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Out in left field

June 3, 2012

With a new, inexperienced leadership duo, the socialist Left party in Germany wants to follow up on old successes, but that's not going to work, says DW's Marcel Fürstenau.

Katja Kipping (L) and Bernd Riexinger, new leaders of Germany's left wing Die Linke party, stand on stage
Image: Reuters

At the end of their party conference, the Left party delegates joined in to sing the "Internationale," a battle hymn of the socialist workers' movement that traditionally ends each of the party's gatherings. It's supposed to be a symbol of solidarity and closing ranks, of confidence and the will to win.

But so much for theory. In reality, Germany's Left embodies quite the opposite. The party is divided, pessimistic and at a loss as to what to do with itself. The attempt to create a serious alternative to the Social Democrats (SPD) by amalgamating leftists in East and West has more or less failed just five years after the party's founding.

The "Internationale" as triumphal assertionAt the party conference in Göttingen, the forces that held sway were those who would rather bide their time in the opposition than accept compromises as a governing party in a coalition.

Because this was the dominant political state of mind among the delegates, the reformer Dietmar Bartsch failed in his attempt to win one of the two party leadership posts. Instead of the deputy parliamentary group leader, the majority preferred to elect the nearly unknown trade union functionary Bernd Riexinger. His supporters were so intoxicated by the victory that they boomed out the "Internationale" - long before the end of the conference, it should be noted.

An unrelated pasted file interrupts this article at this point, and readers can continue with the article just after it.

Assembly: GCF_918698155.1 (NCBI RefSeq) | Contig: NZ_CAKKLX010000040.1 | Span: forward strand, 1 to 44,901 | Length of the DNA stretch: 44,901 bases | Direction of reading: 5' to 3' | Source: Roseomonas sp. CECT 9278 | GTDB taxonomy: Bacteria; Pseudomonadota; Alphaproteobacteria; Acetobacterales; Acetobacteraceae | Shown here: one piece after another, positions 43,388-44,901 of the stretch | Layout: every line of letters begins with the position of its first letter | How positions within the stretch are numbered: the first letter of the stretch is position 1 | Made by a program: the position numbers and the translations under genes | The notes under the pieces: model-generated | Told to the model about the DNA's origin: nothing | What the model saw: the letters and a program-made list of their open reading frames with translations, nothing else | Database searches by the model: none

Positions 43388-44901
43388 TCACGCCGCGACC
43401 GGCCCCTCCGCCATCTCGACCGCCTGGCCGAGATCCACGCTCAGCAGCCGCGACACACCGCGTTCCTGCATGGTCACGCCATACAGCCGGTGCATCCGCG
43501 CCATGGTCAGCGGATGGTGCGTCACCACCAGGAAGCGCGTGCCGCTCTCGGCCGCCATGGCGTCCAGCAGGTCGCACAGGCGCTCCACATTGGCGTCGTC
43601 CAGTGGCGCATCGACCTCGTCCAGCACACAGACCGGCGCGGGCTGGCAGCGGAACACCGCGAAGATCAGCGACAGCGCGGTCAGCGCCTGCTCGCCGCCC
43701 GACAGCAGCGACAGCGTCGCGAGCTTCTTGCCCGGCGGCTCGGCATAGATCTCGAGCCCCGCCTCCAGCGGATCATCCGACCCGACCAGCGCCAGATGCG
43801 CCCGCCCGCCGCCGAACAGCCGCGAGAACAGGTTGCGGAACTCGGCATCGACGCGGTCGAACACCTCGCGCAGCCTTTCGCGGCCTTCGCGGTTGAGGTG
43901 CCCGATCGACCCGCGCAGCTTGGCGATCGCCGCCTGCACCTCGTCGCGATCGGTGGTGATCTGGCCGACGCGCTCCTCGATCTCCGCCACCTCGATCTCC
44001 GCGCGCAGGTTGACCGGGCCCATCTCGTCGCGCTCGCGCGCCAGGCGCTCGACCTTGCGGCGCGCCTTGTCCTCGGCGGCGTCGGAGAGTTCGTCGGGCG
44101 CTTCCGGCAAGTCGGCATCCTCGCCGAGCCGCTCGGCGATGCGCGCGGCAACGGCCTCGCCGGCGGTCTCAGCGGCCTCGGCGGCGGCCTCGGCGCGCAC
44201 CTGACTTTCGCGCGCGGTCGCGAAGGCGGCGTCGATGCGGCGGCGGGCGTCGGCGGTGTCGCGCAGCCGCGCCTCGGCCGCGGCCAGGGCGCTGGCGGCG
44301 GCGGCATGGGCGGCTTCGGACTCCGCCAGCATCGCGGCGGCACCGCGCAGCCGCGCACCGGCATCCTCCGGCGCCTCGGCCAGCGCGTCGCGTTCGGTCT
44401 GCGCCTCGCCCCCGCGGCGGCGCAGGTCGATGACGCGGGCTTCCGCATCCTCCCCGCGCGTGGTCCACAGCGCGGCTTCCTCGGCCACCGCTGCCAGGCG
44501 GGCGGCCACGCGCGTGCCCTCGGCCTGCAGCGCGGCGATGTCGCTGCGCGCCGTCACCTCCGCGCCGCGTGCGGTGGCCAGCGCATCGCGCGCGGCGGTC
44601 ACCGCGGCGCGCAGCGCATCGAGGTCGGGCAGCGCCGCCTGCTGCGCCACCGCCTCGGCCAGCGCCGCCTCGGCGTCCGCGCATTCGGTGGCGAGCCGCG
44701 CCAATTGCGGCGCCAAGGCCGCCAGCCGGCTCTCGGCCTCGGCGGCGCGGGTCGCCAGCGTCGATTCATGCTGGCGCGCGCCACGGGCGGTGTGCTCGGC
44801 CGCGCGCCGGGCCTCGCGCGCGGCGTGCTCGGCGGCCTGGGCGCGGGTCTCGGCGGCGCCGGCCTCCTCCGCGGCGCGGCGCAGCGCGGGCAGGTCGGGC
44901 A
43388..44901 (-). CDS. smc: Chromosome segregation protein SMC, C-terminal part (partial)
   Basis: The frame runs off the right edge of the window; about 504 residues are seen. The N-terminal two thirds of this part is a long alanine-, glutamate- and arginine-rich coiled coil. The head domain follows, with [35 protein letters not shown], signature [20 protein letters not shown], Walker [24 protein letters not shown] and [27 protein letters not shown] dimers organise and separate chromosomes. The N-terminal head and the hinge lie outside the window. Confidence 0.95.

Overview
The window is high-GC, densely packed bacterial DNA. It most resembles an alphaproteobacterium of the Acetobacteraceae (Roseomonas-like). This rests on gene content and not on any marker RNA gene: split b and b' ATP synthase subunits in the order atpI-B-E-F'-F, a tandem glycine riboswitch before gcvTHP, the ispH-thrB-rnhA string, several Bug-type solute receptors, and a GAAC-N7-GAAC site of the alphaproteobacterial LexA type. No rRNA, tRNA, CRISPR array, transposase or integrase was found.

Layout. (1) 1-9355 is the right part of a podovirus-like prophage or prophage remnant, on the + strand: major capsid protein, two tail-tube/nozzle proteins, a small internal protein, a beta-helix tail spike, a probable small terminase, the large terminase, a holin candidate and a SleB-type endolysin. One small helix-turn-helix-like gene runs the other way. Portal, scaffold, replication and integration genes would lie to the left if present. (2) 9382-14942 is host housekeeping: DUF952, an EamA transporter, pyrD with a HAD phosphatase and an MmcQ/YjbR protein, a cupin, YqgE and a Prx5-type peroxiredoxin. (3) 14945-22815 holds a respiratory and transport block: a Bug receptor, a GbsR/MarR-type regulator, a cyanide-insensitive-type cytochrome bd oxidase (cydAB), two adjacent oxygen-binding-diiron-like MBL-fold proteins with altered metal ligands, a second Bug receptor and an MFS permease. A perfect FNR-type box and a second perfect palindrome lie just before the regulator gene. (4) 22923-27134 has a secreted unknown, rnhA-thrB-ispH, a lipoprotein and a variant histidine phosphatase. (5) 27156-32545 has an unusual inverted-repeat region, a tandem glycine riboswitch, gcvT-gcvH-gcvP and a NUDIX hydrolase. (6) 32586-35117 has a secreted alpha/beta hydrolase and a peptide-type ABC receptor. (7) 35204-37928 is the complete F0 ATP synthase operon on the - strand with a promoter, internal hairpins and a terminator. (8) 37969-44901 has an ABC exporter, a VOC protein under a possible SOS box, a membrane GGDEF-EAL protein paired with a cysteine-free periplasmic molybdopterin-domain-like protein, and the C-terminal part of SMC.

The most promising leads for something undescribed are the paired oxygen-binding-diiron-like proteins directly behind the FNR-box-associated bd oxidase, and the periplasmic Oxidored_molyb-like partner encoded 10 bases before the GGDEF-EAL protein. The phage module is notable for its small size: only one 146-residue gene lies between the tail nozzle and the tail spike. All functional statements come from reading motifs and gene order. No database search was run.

Marcel Fürstenau is a senior editor in DW's German service
Marcel Fürstenau is a senior editor in DW's German serviceImage: DW

The ballet hymn of the proletariat as a triumphal assertion - that's how the winners put the losers in their place. It was an unworthy spectacle that essentially sealed the division of the party.

And no one felt this more than Gregor Gysi. Before the delegates voted, the parliamentary group leader in the Bundestag held an emotional speech about the hatred and denunciations swirling in the ranks of the Left party. His recommendation to split in fairness was meant as a warning, but the majority turned a deaf ear and callously gave the pragmatists the red card.

Swan song 2013?

Germany's socialists now have an untested tandem guiding party fortunes from its Berlin headquarters. 34-year-old Katja Kipping and the 56-year-old Riexinger have to explain and defend the party's policies.

The two will not get a political honeymoon. The task ahead: to sharpen the profile of the left-wing party and reconcile its rival camps. Both of these tasks are intertwined, and it would come close to a miracle if they were to achieve them.

The weakness of the Left Party has repercussions for the balance of power in Germany. After the 2009 national election, the Left was brimming with confidence and political clout, having won nearly 12 percent of the vote. Making the most of this new-found political heft, the party put a lot of pressure on the Social Democrats and the Greens.

Now, however, there is no other party to the left of them, and the numbers speak for themselves: one election defeat after another in state elections and dangerously low approval ratings hovering around 5 percent. The possibility that the Left party gets tossed out of parliament in 2013 is even more likely after seeing what took place at the party conference.

Author: Marcel Fürstenau / gb
Editor:  Greg Wiser